Conditioner 101

Conditioners are the holy grail for black hair because black hair needs moisture more than any other hair. You see, because of our curly hair texture, moisture does not readily travel to the ends of the hair like other hair types. Additionally, when we wash our hair with harsh shampoos we strip it of moisture and make a bad situation worse. Of course there are ways to get around this, you can pre-shampoo (pre-poo) with conditioner thus mitigate some of the harsh effects of shampoo or you can deep condition your hair after every shampoo session.

Regardless of what you do, conditioner needs to be an integral part of your hair care. Conditioner adds to the natural supply of oil that the hair produces and it gives the hair flexibility, keeps it shiny and bouncy and adds strength to the strands. The key ingredients in conditioners include lubricants like panthenol, dimethicone, fatty acids, acidifier which balances the hair’s and helps to tighten  the scaly  surface of the hair. Conditioners also include antistatic agents and detanglers which smooth hair  cuticles, and oils which add gloss,  especially essential fatty acids to mimic the scalp’s natural sebum.

Three Types of Conditioners

There are three types of conditioners on the market and they target different hair conditions. These are moisturizing, protein which adds volume and detangling or smoothing conditioners.

Moisturizing Conditioners

Moisturizing conditioners add moisture to the hair by replacing the oils that are removed in the shampooing process. These conditioners contain what are called humectants. Humectants are compounds that trap moisture into the hair shaft. There are some conditioners which add oils like jojoba and coconut oil that mimics the scalp’s natural oils and restore moisture to hair strands. These conditioners usually contain ingredients like panthenol, methicones, silicones, essential oils and botanicals like shea butter and avocado. The hair types that benefit the most from moisturizing conditioners are dry, curly, coarse or frizzy hair.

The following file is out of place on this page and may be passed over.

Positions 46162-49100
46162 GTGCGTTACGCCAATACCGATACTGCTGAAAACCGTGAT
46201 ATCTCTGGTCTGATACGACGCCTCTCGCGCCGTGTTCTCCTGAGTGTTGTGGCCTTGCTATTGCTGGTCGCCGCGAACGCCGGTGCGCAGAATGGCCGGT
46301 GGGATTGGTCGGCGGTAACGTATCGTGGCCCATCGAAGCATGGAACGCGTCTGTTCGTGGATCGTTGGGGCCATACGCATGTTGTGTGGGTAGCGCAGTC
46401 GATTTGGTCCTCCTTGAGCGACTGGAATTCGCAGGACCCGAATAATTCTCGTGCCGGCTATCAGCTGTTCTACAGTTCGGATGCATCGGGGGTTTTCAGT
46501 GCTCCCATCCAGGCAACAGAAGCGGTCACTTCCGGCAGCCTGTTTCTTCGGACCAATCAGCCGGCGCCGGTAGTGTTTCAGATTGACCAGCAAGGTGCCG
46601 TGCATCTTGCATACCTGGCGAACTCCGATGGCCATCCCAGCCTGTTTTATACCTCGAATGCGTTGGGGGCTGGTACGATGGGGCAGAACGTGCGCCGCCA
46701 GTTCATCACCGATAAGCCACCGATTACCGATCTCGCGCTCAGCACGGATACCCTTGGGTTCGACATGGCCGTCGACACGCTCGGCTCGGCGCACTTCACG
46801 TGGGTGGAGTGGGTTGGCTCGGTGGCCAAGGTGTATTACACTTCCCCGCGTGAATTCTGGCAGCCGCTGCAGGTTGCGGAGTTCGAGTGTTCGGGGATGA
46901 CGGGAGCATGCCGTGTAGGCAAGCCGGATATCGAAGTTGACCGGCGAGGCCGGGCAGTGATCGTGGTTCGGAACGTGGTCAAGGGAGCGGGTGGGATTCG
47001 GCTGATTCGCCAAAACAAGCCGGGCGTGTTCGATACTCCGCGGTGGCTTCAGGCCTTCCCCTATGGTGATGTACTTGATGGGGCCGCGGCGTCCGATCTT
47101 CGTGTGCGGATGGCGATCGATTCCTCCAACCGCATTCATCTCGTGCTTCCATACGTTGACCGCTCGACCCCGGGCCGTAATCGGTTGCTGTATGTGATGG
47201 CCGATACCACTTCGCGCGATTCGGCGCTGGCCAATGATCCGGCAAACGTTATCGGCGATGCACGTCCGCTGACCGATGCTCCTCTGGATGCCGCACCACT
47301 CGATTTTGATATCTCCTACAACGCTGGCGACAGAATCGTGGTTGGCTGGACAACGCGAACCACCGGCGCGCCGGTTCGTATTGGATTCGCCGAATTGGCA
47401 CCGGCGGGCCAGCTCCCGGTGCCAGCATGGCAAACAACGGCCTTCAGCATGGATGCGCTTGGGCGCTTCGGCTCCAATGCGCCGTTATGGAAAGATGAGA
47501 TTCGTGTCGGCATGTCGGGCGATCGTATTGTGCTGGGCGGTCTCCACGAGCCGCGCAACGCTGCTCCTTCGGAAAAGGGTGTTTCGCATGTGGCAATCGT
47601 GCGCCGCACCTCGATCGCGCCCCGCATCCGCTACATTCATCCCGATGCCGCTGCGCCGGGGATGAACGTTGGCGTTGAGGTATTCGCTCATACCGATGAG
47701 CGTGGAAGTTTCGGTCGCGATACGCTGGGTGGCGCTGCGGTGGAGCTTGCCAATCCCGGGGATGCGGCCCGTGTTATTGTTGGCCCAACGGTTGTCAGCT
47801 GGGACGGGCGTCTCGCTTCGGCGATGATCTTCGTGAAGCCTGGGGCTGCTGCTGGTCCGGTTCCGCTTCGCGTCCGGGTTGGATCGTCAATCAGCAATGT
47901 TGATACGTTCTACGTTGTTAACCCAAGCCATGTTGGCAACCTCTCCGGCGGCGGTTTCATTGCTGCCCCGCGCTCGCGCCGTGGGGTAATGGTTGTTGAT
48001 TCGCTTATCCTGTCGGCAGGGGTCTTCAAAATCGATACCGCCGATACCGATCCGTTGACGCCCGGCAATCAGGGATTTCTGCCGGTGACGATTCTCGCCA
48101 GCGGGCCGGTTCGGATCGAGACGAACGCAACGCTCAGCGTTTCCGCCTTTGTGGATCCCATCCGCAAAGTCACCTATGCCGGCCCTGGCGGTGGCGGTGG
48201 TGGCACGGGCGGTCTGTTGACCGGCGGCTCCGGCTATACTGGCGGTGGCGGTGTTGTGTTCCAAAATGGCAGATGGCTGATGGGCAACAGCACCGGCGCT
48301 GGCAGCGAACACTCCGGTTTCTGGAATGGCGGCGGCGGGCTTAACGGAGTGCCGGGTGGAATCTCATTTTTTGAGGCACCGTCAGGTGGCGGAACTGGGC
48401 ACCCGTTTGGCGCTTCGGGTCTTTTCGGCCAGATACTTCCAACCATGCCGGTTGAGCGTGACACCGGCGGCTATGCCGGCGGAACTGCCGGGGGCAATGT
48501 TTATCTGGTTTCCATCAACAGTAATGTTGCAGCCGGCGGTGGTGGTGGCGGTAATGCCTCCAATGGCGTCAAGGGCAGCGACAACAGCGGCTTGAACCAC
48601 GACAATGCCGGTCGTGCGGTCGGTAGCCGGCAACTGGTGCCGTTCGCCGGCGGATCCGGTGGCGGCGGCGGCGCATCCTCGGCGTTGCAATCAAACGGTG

Protein Conditioners

Protein conditioners usually coat the hair shaft with a layer of protein that gives the hair body and gives the appearance of thicker hair. They are often labeled as voluminizers or re constructors. This conditioner works by filling in the gaps of the outer cuticle of damaged hair giving hair the illusion of being smoother and shinier. Have you ever wondered why your hair looks so good after going to the hair dresser and then a few days after it reverts into a hellish mess? Well the protein conditioner is like a temporary repair man. Unfortunately, though they are touted to strengthen and reconstruct hair, the effect is only temporary. The hair types that can benefit the most from these conditioners are fine and limp hair that is damaged.

De-tangling Conditioners

The secret to de-tangling conditioners is that they have a low pH of 2.5 to 3.5; this enables it to close the cuticle layer of hair and allows the individual strands of hair to remain separate from each other. They reduce static and allows the hair to be more manageable. This type of conditioner contains silicone which also coats the hair and gives it a fuller appearance.The hair types that work especially well with this conditioner are natural tightly curly hair and fine hair. All hair types can benefit from a de-tangler now and again especially after hair is tangled after shampooing.

Difference between Leave In and Rinse Out Conditioners

The difference between leave in and rinse out conditioners is similar to the difference between fats and oils. Leave in conditioners are thinner and heavily diluted than the usual conditioners, it has different surfactants which add only a little material to the hair, they are based on unsaturated chains which make them lighter and thinner. This has to be the case because it is left on the hair for a significant period of time and is not usually washed out for a few days. On the other hand, rinse out conditioners are thicker, they form thicker layers on the surface of the hair and they coat the hair shaft with a thick layer adding more material to the hair. Additionally, the thicker conditioners which we call deep conditioners have penetrative benefits, this penetration is usually activated by heat when it is applied to hair for a longer time, it generally repairs very dry or damaged hair.

My conclusion based on research is that leave in conditioners are much thinner forms of rinse out conditioners. Rinse out conditioners are thicker but they coat the hair surface and deep conditioners are penetrative, the properties enter the hair strand when triggered by heat and does wonders for the hair shaft.


Toedt John et al, Chemical composition of everyday products, Greenwood Press, 2005


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